In the incisor tooth of the horse there is no external dentine; the crown of the tooth is enamel and crusta petrosa (fig. 662). In the molar tooth affairs are different; crusta petrosa, dentine, and enamel all come to the surface, and it is owing to the different degrees of hardness of these substances that the necessary roughness of surface is maintained, as the crown is worn away by use.
Not only do the three structures of the teeth accomplish an important purpose in the preparation of the food for digestion, but owing to variation of colour they present a characteristic appearance which, taken in connection with the form of the teeth, constitutes a distinguishing feature in the Equidoe or horse family easily recognized and quite reliable.
With the above sketch of some of the special parts of the skeleton of the horse it will be convenient to proceed to the examination of some other characteristics which are exhibited by the animal.
Colour may attract the attention of an observer even more than variations in size and outline, and in many instances the peculiarities which are recognized on the surface are more definite, and certainly to the ordinary observer more intelligible, than the evidence which the anatomist obtains from a close examination of internal parts.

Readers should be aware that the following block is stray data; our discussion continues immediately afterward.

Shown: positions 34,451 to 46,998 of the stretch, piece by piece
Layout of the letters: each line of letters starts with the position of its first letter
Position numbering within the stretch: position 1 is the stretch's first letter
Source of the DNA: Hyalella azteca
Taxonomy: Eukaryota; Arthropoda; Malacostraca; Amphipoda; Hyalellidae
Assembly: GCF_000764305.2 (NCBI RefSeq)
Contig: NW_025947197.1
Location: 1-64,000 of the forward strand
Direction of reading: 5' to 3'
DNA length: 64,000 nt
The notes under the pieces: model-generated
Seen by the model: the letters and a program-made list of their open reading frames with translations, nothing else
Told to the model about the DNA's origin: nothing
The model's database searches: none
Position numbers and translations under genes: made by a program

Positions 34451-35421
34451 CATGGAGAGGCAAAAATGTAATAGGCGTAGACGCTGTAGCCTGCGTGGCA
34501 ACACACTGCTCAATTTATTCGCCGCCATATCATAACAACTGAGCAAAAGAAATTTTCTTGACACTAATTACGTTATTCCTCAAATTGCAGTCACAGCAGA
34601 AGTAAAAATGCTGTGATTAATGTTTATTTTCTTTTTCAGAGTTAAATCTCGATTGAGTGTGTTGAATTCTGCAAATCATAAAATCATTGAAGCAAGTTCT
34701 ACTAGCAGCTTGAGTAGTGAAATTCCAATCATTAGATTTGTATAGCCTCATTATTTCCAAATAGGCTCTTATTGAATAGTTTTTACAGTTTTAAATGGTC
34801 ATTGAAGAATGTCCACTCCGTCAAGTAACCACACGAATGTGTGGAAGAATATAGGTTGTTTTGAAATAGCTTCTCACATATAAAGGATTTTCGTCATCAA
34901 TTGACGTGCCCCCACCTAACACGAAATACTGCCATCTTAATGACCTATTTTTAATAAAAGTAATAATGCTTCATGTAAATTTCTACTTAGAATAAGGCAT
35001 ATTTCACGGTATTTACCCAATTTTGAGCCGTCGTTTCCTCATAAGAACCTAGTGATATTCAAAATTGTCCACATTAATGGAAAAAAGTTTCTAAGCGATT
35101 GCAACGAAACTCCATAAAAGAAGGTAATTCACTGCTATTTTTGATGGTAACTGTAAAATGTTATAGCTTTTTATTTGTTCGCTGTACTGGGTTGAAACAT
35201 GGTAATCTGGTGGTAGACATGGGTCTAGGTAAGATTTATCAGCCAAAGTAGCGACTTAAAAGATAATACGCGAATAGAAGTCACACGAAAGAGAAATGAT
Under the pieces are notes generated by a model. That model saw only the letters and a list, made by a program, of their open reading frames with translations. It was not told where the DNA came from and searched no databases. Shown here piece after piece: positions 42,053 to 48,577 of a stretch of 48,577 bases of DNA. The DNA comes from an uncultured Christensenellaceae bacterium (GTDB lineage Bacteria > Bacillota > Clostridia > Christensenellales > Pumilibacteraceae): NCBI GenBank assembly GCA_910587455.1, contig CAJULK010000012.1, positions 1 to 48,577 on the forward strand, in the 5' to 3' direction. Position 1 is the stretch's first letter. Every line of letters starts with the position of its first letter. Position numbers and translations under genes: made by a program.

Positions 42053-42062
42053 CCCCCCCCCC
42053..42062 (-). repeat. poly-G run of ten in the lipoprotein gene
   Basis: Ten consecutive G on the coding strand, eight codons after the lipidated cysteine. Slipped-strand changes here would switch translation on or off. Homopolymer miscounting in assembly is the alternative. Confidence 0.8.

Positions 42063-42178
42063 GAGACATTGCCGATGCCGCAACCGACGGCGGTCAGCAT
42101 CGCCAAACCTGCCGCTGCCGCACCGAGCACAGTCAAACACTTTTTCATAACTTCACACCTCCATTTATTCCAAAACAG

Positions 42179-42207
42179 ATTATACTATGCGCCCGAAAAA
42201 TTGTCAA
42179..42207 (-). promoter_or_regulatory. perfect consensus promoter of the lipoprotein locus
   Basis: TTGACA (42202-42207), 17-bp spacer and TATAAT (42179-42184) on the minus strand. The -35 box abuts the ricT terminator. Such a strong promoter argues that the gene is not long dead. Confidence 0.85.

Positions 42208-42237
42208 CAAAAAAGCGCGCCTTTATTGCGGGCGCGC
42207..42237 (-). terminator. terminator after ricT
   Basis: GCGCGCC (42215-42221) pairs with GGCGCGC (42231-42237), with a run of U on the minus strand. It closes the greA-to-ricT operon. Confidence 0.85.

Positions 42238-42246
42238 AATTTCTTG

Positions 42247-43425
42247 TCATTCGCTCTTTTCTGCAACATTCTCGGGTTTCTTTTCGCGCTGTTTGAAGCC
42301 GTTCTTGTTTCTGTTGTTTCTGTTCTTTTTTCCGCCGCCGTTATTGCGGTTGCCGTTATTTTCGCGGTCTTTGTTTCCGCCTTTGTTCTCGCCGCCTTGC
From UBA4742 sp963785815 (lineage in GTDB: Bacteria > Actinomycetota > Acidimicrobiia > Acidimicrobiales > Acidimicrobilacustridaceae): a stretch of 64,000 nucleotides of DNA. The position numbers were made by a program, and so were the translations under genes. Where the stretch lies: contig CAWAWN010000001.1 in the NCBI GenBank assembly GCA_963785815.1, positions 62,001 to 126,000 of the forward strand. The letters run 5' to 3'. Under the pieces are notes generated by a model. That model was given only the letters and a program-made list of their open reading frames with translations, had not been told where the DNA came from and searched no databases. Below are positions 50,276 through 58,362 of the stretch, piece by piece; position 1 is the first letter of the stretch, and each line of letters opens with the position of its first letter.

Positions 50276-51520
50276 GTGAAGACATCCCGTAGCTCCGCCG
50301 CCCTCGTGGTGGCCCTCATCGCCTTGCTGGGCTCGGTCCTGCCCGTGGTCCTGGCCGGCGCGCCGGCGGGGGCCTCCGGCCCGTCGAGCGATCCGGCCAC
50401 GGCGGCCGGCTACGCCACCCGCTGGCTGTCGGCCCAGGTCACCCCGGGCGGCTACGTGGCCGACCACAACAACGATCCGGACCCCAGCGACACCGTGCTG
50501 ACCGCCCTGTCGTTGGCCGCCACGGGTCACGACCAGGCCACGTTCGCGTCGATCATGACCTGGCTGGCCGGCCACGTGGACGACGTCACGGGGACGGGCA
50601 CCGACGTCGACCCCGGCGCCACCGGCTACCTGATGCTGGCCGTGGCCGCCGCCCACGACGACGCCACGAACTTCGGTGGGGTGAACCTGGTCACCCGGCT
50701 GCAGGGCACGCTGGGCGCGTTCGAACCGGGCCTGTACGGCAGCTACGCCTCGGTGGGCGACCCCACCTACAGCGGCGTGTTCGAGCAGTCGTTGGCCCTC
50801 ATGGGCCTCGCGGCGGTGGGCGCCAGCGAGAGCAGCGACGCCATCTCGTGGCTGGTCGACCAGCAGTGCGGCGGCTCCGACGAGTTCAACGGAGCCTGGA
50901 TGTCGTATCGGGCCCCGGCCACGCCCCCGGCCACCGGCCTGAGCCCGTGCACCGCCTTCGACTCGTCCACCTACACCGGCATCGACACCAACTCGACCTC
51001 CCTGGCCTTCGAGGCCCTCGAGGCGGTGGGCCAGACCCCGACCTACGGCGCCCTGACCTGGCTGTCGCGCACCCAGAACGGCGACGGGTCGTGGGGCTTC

For example, some six or seven species of the equine family may be distinguished by mere inspection of the markings on certain parts of the skin, the arrangement of the hair of the mane and the tail, the size and the shape of the feet, the length of the ears, and the existence or the absence of small horny callosities on the fore and hind extremities.
The horse (Equus caballus, as it is known to naturalists) is variously coloured, and to the observant eye has very curious markings, often spots or stripes here and there. On the tail the hair is long, and grows from the root to the tip of the organ, covering it completely. The mane also is eminently characteristic, especially that part of it, the forelock, which hangs between the ears over the forehead.
Peculiar markings are also frequently seen in the form of a spot, light or dark in colour, on the centre of the forehead. This mark varies in form, is circular or oval, elongated or lozenge-shaped, and sometimes occupies a considerable space, forming a kind of shield over the whole front of the face. Blaze or race is the term given to this mark.
Fig. 662. - Section of Unworn Incisor of Adult Horse.
a, Dentine; b, Enamel; c, Ce-mentum;d, Pulp cavity.